>Brookings Oregon News, Sports, & Weather | The Curry Coastal Pilot

News Classifieds Web
web powered by Web Search Powered by Google

News arrow News arrow Business arrow BROOKINGS SMALL BUSINESS REBOUNDS

Print

BROOKINGS SMALL BUSINESS REBOUNDS

By Charles Kocher

Pilot staff writer

It was the classic big-box vs. small business scenario: When Fred Meyer opened in Brookings, there was indeed a drop in business for Chetco Pharmacy and Gifts just down the street.

"Our business did go down," says Tim Yantis, the a pharmacist at the store. "I'd say slightly more than half."

But with an attitude of beating the big box – chiefly with better service – Chetco Pharmacy has rebounded and grown, even winning a national award as pharmacy of the year.

Yantis, now owner, recounted the "wild ride" this week at the Industry Showcase Luncheon of the 2007 Business Outlook Conference organized by the Brookings-Harbor Chamber of Commerce.

Despite his low-key presentation and just-doing-our- job attitude, the conference crowd showered Yantis with compliments and applause for his store's customer service and innovations.

Opened in 1950, what was first Chetco Rexall Drug had been a fixture in downtown Brookings, first in a corner of the former Kerr's Hardware building, and later in the Manley Building near the Redwood Theater.

Owners Frenchy Arrell and Doug Peterson built a new store at the current location in 1970, and Yantis hired on in 1980. "I thought it was a big store for a small community."

It was 1997 – in the wake of the Fred Meyer opening – that Yantis was offered a chance to buy the store. Skeptical, he brought his brother, a business expert, down to review the opportunity.

The decision? "We can make it better – selling cheaper and getting the drugs out faster."

The formula worked. Sales doubled in two years and tripled by 2000.

"It's all about customer service," Yantis said, noting that many of his clerks have been greeting customers by name for decades.

Careful product selection also made a difference. "We went away from what Fred Meyer was selling to what they didn't have – unique things," Yantis remembered.

By 2003, business was good enough for a complete remodel, including addition of a drive-up window. "Then Fred Meyer remodeled and put one in too," Yantis joked.

Chetco Pharmacy has also invested in technology, adding automated phone ordering and a "robot" to fill prescriptions. "We were one of the first pharmacies to put in a robot," Yantis said.

Now he's on his second robot, still working long hours and looking for help.

When he joined the store, Yantis said there were three pharmacists and six or seven clerks. "Now there's one pharmacist and 21 clerks, or 22 people and a robot," he said. And the pharmacist – Yantis – is working 12-hour days.

"If you know of a pharmacist looking for work, let me know," he begged the audience.

The efforts are all aimed at the customer. "That's what we pride ourselves on is how fast we can get a prescription out."

Yantis pledged to keep up the trademarks of fast and friendly service.

"It's not really what I've been doing," Yantis said. "It was Frenchy and Doug; it's putting the customers first."

Print

Business News by Yahoo Finance

  • Ferdinand Piech resigns, ending an era at Volkswagen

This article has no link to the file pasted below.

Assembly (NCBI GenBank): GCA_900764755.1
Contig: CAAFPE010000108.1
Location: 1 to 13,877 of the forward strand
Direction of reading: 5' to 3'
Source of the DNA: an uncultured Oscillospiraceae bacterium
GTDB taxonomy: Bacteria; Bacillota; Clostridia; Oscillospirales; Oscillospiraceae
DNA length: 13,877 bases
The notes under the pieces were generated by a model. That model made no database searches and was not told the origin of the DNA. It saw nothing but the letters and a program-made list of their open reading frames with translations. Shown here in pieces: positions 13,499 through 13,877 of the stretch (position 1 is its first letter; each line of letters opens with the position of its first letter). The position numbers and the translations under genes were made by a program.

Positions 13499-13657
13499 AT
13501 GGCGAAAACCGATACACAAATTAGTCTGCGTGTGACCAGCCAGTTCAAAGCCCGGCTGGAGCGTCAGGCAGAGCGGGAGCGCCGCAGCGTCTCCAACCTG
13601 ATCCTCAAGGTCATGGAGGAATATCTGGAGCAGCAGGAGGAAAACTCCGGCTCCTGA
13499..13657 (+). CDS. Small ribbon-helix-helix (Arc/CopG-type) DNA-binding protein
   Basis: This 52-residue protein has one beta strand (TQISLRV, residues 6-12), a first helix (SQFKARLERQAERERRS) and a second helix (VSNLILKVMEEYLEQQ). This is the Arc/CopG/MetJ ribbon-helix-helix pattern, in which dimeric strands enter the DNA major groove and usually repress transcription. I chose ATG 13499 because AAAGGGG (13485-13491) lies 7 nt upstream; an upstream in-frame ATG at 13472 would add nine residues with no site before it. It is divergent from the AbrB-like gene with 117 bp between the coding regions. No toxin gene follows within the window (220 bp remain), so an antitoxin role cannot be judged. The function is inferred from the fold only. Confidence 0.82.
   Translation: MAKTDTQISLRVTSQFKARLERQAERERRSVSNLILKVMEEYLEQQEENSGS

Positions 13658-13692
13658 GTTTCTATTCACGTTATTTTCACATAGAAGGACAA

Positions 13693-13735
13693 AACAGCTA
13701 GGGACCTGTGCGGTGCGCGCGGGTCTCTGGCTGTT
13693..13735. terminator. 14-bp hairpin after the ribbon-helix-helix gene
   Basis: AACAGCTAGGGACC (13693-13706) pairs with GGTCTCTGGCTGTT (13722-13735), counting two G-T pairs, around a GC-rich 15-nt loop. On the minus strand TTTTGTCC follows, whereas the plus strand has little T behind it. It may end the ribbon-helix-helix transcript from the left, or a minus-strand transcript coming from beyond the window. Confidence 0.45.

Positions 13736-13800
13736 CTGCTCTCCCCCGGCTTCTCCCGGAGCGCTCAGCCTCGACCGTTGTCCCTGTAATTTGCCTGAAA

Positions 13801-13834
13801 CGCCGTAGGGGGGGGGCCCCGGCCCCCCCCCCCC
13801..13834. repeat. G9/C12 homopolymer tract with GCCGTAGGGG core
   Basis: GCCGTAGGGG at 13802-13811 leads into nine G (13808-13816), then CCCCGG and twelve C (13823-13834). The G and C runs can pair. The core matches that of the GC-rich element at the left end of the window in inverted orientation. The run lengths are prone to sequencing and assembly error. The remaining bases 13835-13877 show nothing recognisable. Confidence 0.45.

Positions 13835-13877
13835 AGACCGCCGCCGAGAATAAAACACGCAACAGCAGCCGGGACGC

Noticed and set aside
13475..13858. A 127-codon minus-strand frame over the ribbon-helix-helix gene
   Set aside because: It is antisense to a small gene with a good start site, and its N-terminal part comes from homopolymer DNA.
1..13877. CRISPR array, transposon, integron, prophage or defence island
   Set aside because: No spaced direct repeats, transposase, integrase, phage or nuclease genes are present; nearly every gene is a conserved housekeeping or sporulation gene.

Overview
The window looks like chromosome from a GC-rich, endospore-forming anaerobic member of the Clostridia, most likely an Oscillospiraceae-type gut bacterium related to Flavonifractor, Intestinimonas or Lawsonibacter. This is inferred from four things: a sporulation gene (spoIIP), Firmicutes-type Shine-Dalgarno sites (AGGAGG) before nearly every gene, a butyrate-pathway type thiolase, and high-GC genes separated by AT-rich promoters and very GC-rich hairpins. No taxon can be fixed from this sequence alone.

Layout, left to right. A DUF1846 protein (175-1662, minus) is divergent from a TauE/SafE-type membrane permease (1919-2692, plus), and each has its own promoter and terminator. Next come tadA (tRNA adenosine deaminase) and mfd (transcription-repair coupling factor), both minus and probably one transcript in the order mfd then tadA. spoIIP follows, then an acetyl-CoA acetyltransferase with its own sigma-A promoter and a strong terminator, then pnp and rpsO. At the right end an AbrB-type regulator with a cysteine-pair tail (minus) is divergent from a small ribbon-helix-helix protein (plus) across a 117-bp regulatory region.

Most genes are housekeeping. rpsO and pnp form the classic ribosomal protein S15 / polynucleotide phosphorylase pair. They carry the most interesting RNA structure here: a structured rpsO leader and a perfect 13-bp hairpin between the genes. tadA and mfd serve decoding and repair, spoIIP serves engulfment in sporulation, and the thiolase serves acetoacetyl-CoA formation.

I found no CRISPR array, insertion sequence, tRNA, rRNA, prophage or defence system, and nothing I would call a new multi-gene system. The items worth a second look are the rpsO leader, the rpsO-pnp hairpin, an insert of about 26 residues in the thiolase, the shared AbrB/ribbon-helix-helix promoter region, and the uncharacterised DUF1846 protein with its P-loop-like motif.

HAMBURG/FRANKFURT (Reuters) - Ferdinand Piech, a towering figure at Volkswagen (VOWG_p.DE) for more than two decades, resigned as its chairman on Saturday after losing a showdown he had provoked with Chief Executive Martin Winterkorn, ending an era at the iconic German carmaker. Piech, the 78-year-old grandson of the inventor of the Volkswagen Beetle Ferdinand Porsche, had previously seen off other executives who crossed him, including his own hand-picked successor as CEO, Bernd Pischetsrieder. "The members of the steering committee came to a consensus that, in the light of the past weeks, the mutual trust necessary for successful cooperation was no longer there," the six-member panel said in a statement after another meeting on Saturday.
  • Abercrombie & Fitch to ditch 'sexualized marketing': Washington Post
    Retail clothing chain Abercrombie & Fitch will end by July its "sexualized marketing," after years of blanketing its web sites, store windows and shopping bags with photos of half-naked men, according to the Washington Post. It will also stop using shirtless models or lifeguards at events and store openings for both the Abercrombie & Fitch and the Hollister brands, the newspaper reported late Friday, citing an announcement. Abercrombie & Fitch had come under fire in recent years for its strict dress code and sexualized marketing, and has been in a Supreme Court case for denying a Muslim woman a job because of her head scarf. The changes come as the company faces slumping sales, as teens increasingly move away from the brand, according to the Washington Post.
  • If Greece falls, no one wants their prints on the murder weapon
    The game of chicken between Greece and its international creditors is turning into a vicious blame game as Athens lurches closer to bankruptcy with no cash-for-reform agreement in sight. Europe's political leaders and central bankers and Greek politicians agree on only one thing: if Greece goes down, they don't want their fingerprints on the murder weapon. If Athens runs out of cash and defaults in the coming weeks, as seems increasingly possible, no one wants to be accused of having pushed it over the edge or failed to try to save it. Greece's leftist government has already identified its culprit of choice - Germany, Europe's main paymaster, accused of having inflicted toxic austerity policies on Greeks, causing a "humanitarian crisis".

Follow Curry Coastal Pilot headlines on Follow Curry Coastal Pilot headlines on Twitter

© Copyright 2001 - 2015 Western Communications, Inc. All rights reserved. By Using this site you agree to our Terms of Use